- Time is Running Out for the Future of Game of ThronesPosted 8 days ago
- HBO Grants Game of Thrones Epic Season 4Posted 77 days ago
- Dispute Gets Game of Thrones Actor The Tyson VS Holyfield TreatmentPosted 84 days ago
- Game of Thrones: George R. R. Martin Makes a Cameo in Season 4Posted 88 days ago
- Jon Snow & Ygritte Get Cozy In Game of Thrones Portraits!Posted 90 days ago
- Watch The Newest Game of Thrones Trailer!Posted 91 days ago
- Game of Thrones Season 3 is a Beast Waiting to be StirredPosted 93 days ago
- Game of Thrones Recap: Get Caught Up On Season 2Posted 100 days ago
- Game of Thrones Extended Season 3 Trailer Has Bears, Sex, Flaming Swords and Everything ElsePosted 106 days ago
- Game of Thrones: Shadowed Cast in New Season 3 PostersPosted 108 days ago
Dollhouse Season 2 Premiere – Vows – review
Now this was a season opener! I think “Vows” was one of the better episodes of the series so far, and certainly the best season premiere of the shows I watch regularly. It was an exciting episode that managed to exposit the “back story” from the three-month gap since Alpha’s disappearance, answer a few questions, and open a few more doors to what might happen next—all while telling an interesting story.
The story opens with Echo marrying Martin Klarr, played by guest star Jamie Bamber (AKA Battlestar Galactica hottie number 2 for the show; now we just need Katee Sackhoff to make it a party!) while Ballard listens in. He is not her handler but rather the client—this was part of the deal he cut with Adele, getting a doll’s services in bringing down an arms dealer the FBI had never been able to touch. When Echo’s cover is nearly blown by a picture of her with Ballard, her handler doesn’t recognize her vitals spike for what it is, while Ballard is the one who asks Topher to check up on it. Ballard has to go in and extract her from Martin’s clutches, using her concussion to draw out memories of their past encounters until an ass-kicking imprint surfaces and allows Echo to get them both out alive.
Meanwhile, at the lab, Topher is being playfully terrorized by Dr. Saunders, who is having a difficult time dealing with the fact that she is an imprint. She confronts him in the middle of the night, trying to seduce him, which she takes to have been his goal in making her personality hate him. He explains why he had done that—so that she would always question him and therefore be more likely to catch something that he missed if one of the dolls starts to go haywire.
Adele explains that she is keeping Echo active in order to observe her evolution; research, in a way. She convinces Ballard to become her handler, insisting that it’s better to have someone who truly cares about her in that role. A new threat to the dollhouse raises questions about Boyd and Ballard—or possibly someone else within the company—when an ambitious politician decides to target Rossum Enterprises for keeping its brain research out of the public arena where it might do the most good, clearly on a tip from someone who knows their organization. This will presumably be a continuing plot thread this season, since nothing much was done with it this episode, other than to introduce the threat.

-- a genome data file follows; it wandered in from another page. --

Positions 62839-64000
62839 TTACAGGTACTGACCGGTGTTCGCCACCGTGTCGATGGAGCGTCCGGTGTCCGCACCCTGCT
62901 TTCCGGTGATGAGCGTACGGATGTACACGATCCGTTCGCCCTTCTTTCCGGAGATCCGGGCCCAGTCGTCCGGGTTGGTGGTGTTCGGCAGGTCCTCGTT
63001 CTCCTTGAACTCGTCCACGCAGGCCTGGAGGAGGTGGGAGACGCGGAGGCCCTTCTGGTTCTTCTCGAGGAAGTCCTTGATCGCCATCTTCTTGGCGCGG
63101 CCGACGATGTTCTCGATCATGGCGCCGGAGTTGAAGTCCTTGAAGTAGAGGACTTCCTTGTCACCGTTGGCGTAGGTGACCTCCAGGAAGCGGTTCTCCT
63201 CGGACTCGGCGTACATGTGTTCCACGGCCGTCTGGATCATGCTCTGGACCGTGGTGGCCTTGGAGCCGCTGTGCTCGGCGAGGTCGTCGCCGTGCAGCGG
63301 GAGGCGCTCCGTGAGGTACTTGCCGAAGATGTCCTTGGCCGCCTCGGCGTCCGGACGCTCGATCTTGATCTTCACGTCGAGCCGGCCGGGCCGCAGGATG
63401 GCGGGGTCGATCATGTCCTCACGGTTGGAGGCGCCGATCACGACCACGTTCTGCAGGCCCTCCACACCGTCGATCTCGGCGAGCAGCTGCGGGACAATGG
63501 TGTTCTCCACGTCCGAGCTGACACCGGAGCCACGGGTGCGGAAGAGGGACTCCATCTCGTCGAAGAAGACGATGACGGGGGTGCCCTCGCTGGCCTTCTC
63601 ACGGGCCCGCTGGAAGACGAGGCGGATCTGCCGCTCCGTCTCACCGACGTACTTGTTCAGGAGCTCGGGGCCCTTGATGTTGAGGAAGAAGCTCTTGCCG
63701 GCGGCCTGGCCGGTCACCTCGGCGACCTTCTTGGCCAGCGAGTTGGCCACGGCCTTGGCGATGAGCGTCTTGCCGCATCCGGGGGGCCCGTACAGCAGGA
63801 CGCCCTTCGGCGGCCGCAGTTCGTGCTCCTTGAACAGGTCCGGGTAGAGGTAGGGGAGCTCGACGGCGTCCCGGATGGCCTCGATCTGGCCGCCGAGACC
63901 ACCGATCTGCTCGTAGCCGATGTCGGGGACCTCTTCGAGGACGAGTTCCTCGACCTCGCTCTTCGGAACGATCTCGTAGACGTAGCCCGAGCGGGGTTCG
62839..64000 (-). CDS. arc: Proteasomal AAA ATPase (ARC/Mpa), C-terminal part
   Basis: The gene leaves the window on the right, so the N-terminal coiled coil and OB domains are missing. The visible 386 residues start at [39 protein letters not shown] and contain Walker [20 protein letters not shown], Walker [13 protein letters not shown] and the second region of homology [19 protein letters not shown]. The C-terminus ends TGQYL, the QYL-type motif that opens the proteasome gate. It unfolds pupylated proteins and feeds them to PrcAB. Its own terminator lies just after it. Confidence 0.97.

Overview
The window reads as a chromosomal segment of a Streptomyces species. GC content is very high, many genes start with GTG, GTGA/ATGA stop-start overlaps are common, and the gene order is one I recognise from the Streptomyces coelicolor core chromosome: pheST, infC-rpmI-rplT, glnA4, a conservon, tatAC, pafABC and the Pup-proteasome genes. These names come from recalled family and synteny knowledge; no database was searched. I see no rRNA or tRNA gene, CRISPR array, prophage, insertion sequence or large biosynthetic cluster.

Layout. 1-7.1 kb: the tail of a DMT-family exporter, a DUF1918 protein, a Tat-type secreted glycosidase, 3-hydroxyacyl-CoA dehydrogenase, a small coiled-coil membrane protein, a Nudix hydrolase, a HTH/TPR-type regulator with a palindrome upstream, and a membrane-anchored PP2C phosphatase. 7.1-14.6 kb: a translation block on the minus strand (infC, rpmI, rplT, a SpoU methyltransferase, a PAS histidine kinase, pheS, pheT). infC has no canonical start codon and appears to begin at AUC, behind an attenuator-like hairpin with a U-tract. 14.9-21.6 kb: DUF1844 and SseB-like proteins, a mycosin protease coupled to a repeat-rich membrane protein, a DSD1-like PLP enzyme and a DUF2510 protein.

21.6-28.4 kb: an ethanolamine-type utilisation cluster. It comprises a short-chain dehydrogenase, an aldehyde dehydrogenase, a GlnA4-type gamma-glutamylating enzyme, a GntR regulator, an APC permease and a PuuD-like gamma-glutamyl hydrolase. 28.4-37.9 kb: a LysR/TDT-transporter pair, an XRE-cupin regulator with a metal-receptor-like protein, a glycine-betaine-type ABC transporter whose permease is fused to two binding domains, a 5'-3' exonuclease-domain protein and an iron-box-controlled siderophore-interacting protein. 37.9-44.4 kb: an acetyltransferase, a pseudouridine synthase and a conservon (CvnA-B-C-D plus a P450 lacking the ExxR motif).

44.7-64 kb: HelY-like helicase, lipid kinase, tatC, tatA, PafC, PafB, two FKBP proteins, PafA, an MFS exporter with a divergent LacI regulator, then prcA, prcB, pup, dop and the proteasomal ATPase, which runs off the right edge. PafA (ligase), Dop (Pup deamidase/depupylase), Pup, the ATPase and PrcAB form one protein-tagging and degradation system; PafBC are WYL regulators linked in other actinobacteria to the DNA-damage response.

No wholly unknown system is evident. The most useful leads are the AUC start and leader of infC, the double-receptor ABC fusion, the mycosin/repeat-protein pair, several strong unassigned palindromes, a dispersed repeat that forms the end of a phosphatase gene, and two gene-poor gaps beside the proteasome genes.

Okay, first things first—I have not seen the thirteenth episode from last season. I have deliberately not watched it, as I’ve heard it is set way into the future of the show and hence not immediately relevant, and also that it will change perception of the show. So if you’ve seen it and want to know why I’m not talking about it, that’s why.
Now. About this episode.
As I said, I thought this was a really great season opener. Jamie Bamber was a welcome sight, and he did an excellent job as the villain. This role was certainly more a stretch from his BSG character than Penikett’s, and he played the suave British financier with a ruthless interior very naturally. Eliza Dushku, in my opinion, is making a stronger Echo now that the confusion of patchy memories has been added into her character. Something about her eyes does confused better than any other emotion, at least for me, so it makes her portrayal of Echo seem more in synch with how the character is described by everyone else.
I’m really enjoying the Dr. Saunders/Whiskey story arc. I think the explanation for why she didn’t elect to have her memory wiped again is spot-on for human psychology—even knowing that she is a doll, an imprint, a non-real personality construct living in a borrowed body, she still doesn’t want to “die.” So she is dealing with the world as best she can, even though it is hateful and frightening to her. I can’t tell if she is going to become another villain-from-within, or emerge as a savior to other dolls in need, but her character remains interesting. She is sharp and funny, as well—her crack to Topher, “don’t flatter yourself,” when he calls her “a human being” was great.
There were also intimations in this episode that Topher’s imprinting may have some bugs in it, even aside from Echo’s new self-awareness, which no amount of wipes seems to be able to clear. Her cryptic lines at the end, “I remember everything…I am all of them, but none of them are me…” make it clear that her fragmented memory did not simply appear because she was concussed, but rather has become her state of being.
I am glad to see that Dollhouse is continuing its upward momentum from the end of last season. I hope it continues the trend; from the hints in this episode, the potential for bigger and more high-stakes plotlines is definitely there. And from the guest stars already lined up, so is the acting caliber and random SF-interest factor. All I can say is bring it.